Such tragedies spell calamity for the democratic governments. Preventing such crises in future should be a priority for the state. It is vital for the state to look beyond its narrowly defined political mandate as political parties across ideological divides have only campaigned for more funds during the elections to build infrastructures. Two decades after the imple-mentation of the Long Term Action Plan (LTAP) in the KBK (comprising eight districts—Kalahandi, Bolangir, Koraput, Nuapada, Nabarangpur, Rayagada, Sonepur and Malkangiri)) region, and huge grants poured into this region, nothing much has changed for the tribal people of Kalahandi. People have to travel 60 kilometres to reach a hospital for treatment without facilities. The Kalahandi experience shows that despite the positive responses of the state to pressures from the people’s rights movements and the fear of defeat of the ruling parties at the polls which brought about development programmes, successive governments for more than two decades have not been able to ameliorate the conditions of destitution and prevent the vulnerability of the tribal people, in particular, to the processes of alienation, deprivation and impoverishment that persist in this region. Though Kalahandi had declared its success in conquering famine (in narrower terms mass mortality), it has failed to prevent the tribal people from becoming vulnerable to the processes of hunger and famishment, which have a complex genealogy, and have been a subject of endless debate in the media, courts, Legislative Assembly, policy research and public forums. They raise larger questions of justice to the citizens in a democratic state.
It is imperative to understand the huge gaps between policy reforms and their implications in the context of democracy where the state has its constitutional responsibilities towards its citizens. The construction of structures of dominance and an analysis of the institutions and practices of control reveal that persisting poverty is the result of the cumulative distress that is caused by depriving the tribal people of their access, ownership and control over the resources of livelihood. The dialectical relations between the state and its people explain the process of democratic transitions, but that has not changed the class character of the state. In fact, the state is constrained by its very class character to intervene in the structures and practices of hegemony, which has rather got consolidated in recent years. The history of Kalahandi had seen the subjugation of the tribal people economically, socially, politically and culturally. This raises pertinent questions about the kind of democracy that is practised in the region in particular and elsewhere with similar experiences.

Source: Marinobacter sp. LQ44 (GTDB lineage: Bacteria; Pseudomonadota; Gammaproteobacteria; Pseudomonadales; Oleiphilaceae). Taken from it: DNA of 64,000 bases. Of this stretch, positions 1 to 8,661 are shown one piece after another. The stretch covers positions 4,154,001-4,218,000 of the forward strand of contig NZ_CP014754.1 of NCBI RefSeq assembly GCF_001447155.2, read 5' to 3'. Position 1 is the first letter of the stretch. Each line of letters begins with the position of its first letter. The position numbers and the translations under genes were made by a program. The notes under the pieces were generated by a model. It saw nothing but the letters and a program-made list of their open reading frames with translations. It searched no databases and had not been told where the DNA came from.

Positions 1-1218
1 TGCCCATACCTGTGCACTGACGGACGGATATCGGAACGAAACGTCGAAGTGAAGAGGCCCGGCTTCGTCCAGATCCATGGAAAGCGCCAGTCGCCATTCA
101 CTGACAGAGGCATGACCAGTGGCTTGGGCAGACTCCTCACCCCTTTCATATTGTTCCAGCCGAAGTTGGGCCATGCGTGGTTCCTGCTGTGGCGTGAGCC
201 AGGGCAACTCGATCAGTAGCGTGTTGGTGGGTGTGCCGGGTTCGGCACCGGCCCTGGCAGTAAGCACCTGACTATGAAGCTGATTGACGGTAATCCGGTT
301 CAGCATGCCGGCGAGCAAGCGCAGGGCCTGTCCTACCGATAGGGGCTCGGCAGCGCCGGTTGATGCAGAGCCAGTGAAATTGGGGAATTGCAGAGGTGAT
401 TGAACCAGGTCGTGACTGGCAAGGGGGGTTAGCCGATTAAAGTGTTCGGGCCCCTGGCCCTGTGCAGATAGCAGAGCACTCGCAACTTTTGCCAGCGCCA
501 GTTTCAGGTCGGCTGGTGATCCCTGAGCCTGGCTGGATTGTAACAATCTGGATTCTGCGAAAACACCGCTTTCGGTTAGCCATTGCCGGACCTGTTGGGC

The state has made all possible attempts to make the growing conflict invisible—between the dominant class and the subordinates, and between the state and its people. It has been successful at times in weaving the conflicts and reworking the strategies that appeal to the vast majority, without annoying the dominant class. The two-pronged strategy of the government to enhance the capability of the poor through its rights-based approach, as well as its alliance with the economically dominant class to privilege the interest of the corporate world have added to the paradoxes.
The portrayal of the state as being trapped within the webs of hegemonic forces needs to be questioned as it has been a conscious decision of the democratic state to reinforce such forces for its political gains. The denial of dignity to the dead shows that the state is not an ‘impartial power’ which is accountable to the people. It not only maintains but also reproduces the inequalities of everyday life by prioritising the interest of the privileged class. Though democratic pressures have compelled the state to intervene and the inclusive society has enhanced the social capital of its citizens, it has not built their political capital, which has remained confined to participation in elections and not effective citizenship.